Re: POP handling commands given in wrong state

Paul Smith <paul@pscs.co.uk> Wed, 27 July 2011 08:51 UTC

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Date: Wed, 27 Jul 2011 09:49:53 +0100
From: Paul Smith <paul@pscs.co.uk>
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To: Mykyta Yevstifeyev <evnikita2@gmail.com>
CC: ietf-pop3ext@imc.org, Alexey Melnikov <alexey.melnikov@isode.com>
Subject: Re: POP handling commands given in wrong state
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On 27/07/2011 05:57, Mykyta Yevstifeyev wrote:
>> Hmm, I think if you are talking about existing implementations using 
>> a deprecated system, then trying to alter the behaviour of them is 
>> unlikely to achieve anything...
> I wouldn't say it is deprecated; POP-over-TLS is used even more often 
> that STLS, as I've already mentioned.  We're trying to give it the 
> official documentation and set the standard behavior of the server/client.

It is 'discouraged' then. Also, because, as of now, there is no 
standards track document saying how POP3-over-TLS should work, I think 
you can safely call it non-standard. Non-standard + 'discouraged' + a 
better standardised option = seems to suggest that no one should be 
starting to use that system now... There is no good reason to use 
POP3-over-TLS instead of STLS, so I think it needs to be made clear that 
POP3-over-TLS is second-best compared to STLS (as someone who's 
implemented both, I found STLS a lot easier than POP3-over-TLS to 
implement).

If you are trying to specify what future servers who want to use this 
'discouraged' system should do, then simply say they must start up in 
the authorization stage after the TLS session has been started (just as 
with STLS). Anything else is too far from the POP3 standard, and as 
Randall said 'magic'.

I am not aware of any 'well known' POP3 clients which will skip the 
authorization stage, so any server which requires this must just be used 
for 'internal' use, and thus not really relevant for standards. Internal 
use servers can do anything they want so these aren't doing 
'POP3-over-TLS', they're doing 'almost-POP3-over-TLS' which is fine for 
internal use.

The only reason to do a POP3-over-TLS implementation nowadays should be 
to allow compatibility with some popular old software which doesn't 
support STLS. AFAIK, that is essentially old versions of Outlook/Outlook 
Express - those use USER/PASS after connecting over TLS.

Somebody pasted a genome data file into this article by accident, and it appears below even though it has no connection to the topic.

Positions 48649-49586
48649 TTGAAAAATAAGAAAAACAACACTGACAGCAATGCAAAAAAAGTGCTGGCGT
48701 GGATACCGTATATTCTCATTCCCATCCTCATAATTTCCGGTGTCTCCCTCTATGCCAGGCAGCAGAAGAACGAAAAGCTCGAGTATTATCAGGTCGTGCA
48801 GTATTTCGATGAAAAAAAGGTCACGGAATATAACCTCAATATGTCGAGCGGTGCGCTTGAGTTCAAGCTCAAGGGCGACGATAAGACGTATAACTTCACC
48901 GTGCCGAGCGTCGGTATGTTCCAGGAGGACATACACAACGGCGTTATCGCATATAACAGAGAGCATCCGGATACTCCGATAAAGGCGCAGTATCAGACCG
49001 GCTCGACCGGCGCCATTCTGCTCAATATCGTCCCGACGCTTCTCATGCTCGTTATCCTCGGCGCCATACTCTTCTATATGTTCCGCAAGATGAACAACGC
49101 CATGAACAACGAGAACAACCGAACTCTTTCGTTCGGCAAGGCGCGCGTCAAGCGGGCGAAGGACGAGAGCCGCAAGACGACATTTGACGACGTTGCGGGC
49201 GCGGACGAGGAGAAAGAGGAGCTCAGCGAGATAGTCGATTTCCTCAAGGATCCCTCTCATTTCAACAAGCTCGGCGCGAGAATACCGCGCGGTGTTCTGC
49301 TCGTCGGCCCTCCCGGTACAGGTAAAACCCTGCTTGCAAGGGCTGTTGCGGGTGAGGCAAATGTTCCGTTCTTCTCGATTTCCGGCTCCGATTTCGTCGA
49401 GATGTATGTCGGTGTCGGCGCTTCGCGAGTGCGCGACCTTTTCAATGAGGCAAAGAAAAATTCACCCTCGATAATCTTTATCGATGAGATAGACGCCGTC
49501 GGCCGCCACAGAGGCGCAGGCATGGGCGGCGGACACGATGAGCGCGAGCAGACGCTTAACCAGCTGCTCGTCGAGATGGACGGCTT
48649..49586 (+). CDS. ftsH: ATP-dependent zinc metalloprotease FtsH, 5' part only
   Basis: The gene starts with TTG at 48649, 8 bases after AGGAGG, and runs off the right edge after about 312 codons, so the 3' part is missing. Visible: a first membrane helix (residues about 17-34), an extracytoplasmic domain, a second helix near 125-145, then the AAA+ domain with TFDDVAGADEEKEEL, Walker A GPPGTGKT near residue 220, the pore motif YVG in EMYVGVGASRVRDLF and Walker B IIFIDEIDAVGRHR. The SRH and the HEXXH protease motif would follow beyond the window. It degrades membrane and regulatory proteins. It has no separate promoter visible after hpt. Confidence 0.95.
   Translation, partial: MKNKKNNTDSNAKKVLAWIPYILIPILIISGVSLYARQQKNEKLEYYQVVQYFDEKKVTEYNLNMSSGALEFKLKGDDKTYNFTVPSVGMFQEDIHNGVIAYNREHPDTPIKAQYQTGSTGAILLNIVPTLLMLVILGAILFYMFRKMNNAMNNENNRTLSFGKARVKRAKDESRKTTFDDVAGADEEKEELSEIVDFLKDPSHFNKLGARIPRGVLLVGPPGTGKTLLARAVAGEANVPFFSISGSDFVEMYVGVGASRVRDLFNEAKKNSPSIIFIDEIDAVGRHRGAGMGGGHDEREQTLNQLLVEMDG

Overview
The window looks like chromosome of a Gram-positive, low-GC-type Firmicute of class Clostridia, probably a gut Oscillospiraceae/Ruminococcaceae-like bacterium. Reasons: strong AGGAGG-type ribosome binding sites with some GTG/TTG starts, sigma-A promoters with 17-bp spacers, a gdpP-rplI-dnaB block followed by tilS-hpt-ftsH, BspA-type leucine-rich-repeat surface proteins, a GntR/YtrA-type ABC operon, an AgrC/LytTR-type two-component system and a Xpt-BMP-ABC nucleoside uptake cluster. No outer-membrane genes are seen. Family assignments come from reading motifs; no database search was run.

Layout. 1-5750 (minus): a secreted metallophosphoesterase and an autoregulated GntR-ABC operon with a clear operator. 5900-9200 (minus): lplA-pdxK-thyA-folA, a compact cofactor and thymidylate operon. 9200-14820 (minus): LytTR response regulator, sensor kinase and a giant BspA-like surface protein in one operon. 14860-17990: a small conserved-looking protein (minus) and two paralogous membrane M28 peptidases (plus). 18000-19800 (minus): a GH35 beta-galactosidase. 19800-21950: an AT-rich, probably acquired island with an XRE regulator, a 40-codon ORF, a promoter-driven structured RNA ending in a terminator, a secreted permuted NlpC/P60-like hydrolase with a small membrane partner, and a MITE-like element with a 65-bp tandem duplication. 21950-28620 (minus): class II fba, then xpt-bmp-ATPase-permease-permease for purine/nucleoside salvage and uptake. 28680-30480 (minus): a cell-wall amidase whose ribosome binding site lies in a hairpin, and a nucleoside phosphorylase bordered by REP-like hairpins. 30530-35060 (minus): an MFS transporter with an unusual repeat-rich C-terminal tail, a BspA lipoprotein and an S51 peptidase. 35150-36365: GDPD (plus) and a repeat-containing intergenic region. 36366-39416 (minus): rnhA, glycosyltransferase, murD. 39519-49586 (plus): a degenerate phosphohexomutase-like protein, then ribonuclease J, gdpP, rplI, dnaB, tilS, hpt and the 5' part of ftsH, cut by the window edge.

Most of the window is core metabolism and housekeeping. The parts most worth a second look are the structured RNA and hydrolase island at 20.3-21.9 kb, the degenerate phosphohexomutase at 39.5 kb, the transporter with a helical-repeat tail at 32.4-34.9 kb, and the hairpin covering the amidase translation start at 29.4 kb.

I strongly feel that the POP3 session should start in the authorization 
stage, as understood by everyone who uses a standardised POP3 service 
(ie one where the developer has read RFC 1939). So, USER/AUTH/APOP is 
needed as one of the first commands after connecting.

As Randall suggested, use SASL EXTERNAL if you want (isn't this the 
whole point of SASL EXTERNAL?), but you should need an AUTH. What's the 
problem with needing that?

> In our case the AUTHORIZATION is safely replaced by TLS negotiation.  
> It also happens directly after TCP connection, but skipping the 
> greeting, which is replaced by TLS ServerHello message.
Which is breaking the POP3 standard, because the greeting is specified 
as a 'one line [text] greeting'

>> If you are just wanting to document existing behaviour, then this 
>> doesn't matter, as neither the extended response nor standard 
>> compliant behaviour is possible.
> But if we try to unify all existing behavior, this will be great, 
> won't it?

Well, what would be great IMHO would be to destroy all POP3-over-TLS 
implementations... They should never have been done in the first place!

But, failing that, it's fairly obvious the 'most correct' implementation 
is to do it as Gmail, Thunderbird, etc, etc have done, and have it as 
normal RFC 1939 but with a TLS 'wrapper' around the session.

The 'broken' implementation of not needing AUTH after session 
establishment is the one that needs to be fixed somehow. Either you 
kludge it by having some mechanism that the client needs to understand 
for the server to say 'I'm in the wrong state now', or you fix it 
properly by having the server enter AUTHORIZATION state.